Barrence Whitfield gets to savage guts of rock ‘n’ roll! INTERVIEW 1986

 

By Bob Andelman
May 16, 1986

If seeing Little Richard perform “Great Gosh A’Mighty” in “Down and Out in Beverly Hills” got you going, Barrence Whitfield and the Savages are guaranteed to cause a heart attack.

“We just play with the guts, sweat and emotion of any rock ‘n’ roll band that might’ve been doing it in the’50s” is the matter-of-fact way Whitfield explained it in a recent telephone interview from Washington, D.C.

The same kind of raw power can be found in this Boston band’s second album, “Dig Yourself,” as might be found in Little Richard’s “Good Golly Miss Molly” and “Tutti Frutti,” James Brown’s “Cold Sweat” or Jerry Lee Lewis’ “Great Balls of Fire.”

BARRENCE WHITFIELD interview excerpt: “It’s tough to like, stand still and sing this kind of music. It’s always keeping you moving around, on the edge – fun time rock ‘n’ roll.”

This is not some synthetic European sound or punk statement, just the most basic, original kind of rock ‘n’ roll there is.

“We try to bring people back to that wild and woolly time when you didn’t think about nukes or anything like that. You just went out and had a good time … dancing your troubles away,” Whitfield said.

Linda Reisinger, WMNF’s volunteer coordinator, said that the station’s program director, Randy Wynne, was the one who first heard Whitfield and the Savages and recommended them to be stars of this year’s Tropical Heatwave.

“In Washington, the audience picked (Whitfield) up and carried him while he was singing,” Reisinger said. “And the BBC came to Boston to do a video on him. He was doing flips and (then) he was on his knees, all the time still singing.”

The kind of music Whitfield belts out is not exactly conducive to static poses, he said.

“It’s tough to like, stand still and sing this kind of music. It’s always keeping you moving around, on the edge – fun time rock ‘n’ roll.

“Most people say that the live show is better than the record,” he continued. “When they come to the show, they’re immediately blown away. We’re pretty wild, hard-edged, non-stop sweating. People just get into it. At the end of the night, people just walk out drenched.”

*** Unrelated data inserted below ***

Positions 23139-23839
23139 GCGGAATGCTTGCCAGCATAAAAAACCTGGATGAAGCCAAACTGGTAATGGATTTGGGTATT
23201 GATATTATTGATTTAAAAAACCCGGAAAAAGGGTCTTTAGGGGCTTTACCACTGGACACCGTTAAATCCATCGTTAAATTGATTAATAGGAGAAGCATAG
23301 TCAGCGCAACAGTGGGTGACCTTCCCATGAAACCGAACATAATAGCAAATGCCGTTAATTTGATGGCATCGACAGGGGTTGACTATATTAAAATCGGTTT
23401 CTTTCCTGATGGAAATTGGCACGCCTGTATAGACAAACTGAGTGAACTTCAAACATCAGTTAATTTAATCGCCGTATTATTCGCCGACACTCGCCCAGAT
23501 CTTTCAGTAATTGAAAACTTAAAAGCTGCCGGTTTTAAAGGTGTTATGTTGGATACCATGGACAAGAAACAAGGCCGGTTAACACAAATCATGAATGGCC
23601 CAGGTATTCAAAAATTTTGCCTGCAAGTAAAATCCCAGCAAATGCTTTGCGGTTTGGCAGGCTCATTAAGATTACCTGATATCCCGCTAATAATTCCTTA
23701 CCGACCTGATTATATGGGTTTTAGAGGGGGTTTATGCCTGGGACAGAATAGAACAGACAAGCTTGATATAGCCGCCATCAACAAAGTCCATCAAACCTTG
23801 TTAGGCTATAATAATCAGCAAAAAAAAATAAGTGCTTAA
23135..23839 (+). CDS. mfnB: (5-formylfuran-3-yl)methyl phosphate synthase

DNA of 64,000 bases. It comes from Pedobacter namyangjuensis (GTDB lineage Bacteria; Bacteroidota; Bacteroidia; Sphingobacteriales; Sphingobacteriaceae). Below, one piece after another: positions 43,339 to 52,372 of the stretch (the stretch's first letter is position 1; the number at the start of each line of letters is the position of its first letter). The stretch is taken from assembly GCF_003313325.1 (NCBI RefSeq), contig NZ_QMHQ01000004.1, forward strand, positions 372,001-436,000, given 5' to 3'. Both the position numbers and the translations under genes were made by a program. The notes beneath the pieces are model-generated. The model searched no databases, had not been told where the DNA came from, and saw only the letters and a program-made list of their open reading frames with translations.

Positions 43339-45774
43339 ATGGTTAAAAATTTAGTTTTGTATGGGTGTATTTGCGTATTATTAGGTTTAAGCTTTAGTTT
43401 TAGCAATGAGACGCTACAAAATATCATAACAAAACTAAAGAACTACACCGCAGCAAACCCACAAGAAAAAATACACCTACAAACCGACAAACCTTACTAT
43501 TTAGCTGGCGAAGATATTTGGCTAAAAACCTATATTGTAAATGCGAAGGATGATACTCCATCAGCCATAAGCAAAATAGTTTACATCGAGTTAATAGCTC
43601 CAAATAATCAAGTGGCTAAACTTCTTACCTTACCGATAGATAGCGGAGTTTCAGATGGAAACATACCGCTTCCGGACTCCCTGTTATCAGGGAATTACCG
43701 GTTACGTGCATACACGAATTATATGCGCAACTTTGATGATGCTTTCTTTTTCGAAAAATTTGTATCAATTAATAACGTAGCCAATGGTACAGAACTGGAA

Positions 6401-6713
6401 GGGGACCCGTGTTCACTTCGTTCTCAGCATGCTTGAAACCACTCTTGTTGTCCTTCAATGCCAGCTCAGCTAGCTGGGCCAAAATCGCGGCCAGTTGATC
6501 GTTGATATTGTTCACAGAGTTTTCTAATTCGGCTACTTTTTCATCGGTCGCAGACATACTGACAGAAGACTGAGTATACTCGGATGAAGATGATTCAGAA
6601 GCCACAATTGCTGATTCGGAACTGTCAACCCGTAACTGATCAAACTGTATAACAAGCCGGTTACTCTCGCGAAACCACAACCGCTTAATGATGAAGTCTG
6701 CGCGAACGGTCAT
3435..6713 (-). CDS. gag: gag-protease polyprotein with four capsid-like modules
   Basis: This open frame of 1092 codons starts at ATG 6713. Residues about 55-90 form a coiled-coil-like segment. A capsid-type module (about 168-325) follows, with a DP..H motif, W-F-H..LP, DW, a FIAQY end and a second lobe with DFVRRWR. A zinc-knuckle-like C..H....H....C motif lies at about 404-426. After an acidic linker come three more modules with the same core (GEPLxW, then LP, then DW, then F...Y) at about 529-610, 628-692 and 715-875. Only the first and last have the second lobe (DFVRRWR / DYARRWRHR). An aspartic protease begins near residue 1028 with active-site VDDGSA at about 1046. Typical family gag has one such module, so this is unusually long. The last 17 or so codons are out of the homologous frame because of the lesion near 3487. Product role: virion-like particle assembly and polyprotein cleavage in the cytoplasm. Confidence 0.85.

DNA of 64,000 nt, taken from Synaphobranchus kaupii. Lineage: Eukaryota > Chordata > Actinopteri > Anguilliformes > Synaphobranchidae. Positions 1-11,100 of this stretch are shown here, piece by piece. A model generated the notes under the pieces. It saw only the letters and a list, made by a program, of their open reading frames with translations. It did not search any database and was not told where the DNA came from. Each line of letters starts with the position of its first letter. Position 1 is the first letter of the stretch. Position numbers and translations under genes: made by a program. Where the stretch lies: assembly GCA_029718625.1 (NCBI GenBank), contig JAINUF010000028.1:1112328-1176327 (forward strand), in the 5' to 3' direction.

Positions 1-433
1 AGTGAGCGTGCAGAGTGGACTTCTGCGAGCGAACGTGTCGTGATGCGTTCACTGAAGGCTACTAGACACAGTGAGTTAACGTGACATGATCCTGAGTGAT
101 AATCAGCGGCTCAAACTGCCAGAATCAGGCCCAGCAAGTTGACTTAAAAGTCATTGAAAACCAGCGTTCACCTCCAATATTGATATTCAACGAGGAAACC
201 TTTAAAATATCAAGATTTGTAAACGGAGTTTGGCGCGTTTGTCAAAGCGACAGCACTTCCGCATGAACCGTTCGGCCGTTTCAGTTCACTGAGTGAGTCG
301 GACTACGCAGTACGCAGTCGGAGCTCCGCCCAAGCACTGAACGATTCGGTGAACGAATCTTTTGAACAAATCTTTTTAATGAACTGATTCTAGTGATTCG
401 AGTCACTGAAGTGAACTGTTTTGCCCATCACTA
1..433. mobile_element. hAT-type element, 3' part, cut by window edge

Whitfield doesn’t blanche at the many comparisons to Little Richard that come his way.

“We were playing one particular evening,” he recalled. “Little Richard was in town to do an interview for his book. He talked to one of the music critics in Boston, who must’ve said, ‘If you want to check on somebody that’s a protege of yours, go see Barrence Whitfield.’ Sure enough, he showed up. I never got to see him, though. The next day, my manager called me up and said, “That was him! That’s the guy that was at the show! Little Richard!’ He didn’t recognize him because he had on a business suit … probably expected to see him in lame.”

“Savage” music is rarely original stuff. Of the 11 tracks on the “Dig Yourself” album, only three were written by members of the band. For the rest, Whitfield and the Savages. – guitarist Peter Greenberg, bass player Phil Lenker, saxophonist Steve LaGrega and drummer Howard Ferguson – draw on their old record collections.

“We take a lot of obscure rock ‘n’ roll classics (that only) collectors may know. We get ‘B’ sides of singles people have never even thought of turning over to the other side to listen to. We try to put a little energy into it; that’s where the ‘Savages’ come from.

“There’s a tune on there called ‘Wild Cherry,’ which was done by Walter Washington, a blues singer. Or ‘Juicy Fruit,’ which was done by Rudy Green, or ‘Sadie Green,’ which was by Pete Tyler who only made one single. He made that, and he did ‘King Kong,’ which we did on our first album. We don’t try to do the traditional things, the ones that were hits back in the ‘50s that people are already familiar with.”

Asked if maybe the 30-year; old singer wasn’t born a little too late for the musical era he has a strong affinity for, Whitfield didn’t pause to disagree.

“I’ve never played in front of an audience that stayed still for a long time,” he said. “I don’t think this kind of music can ever die.”

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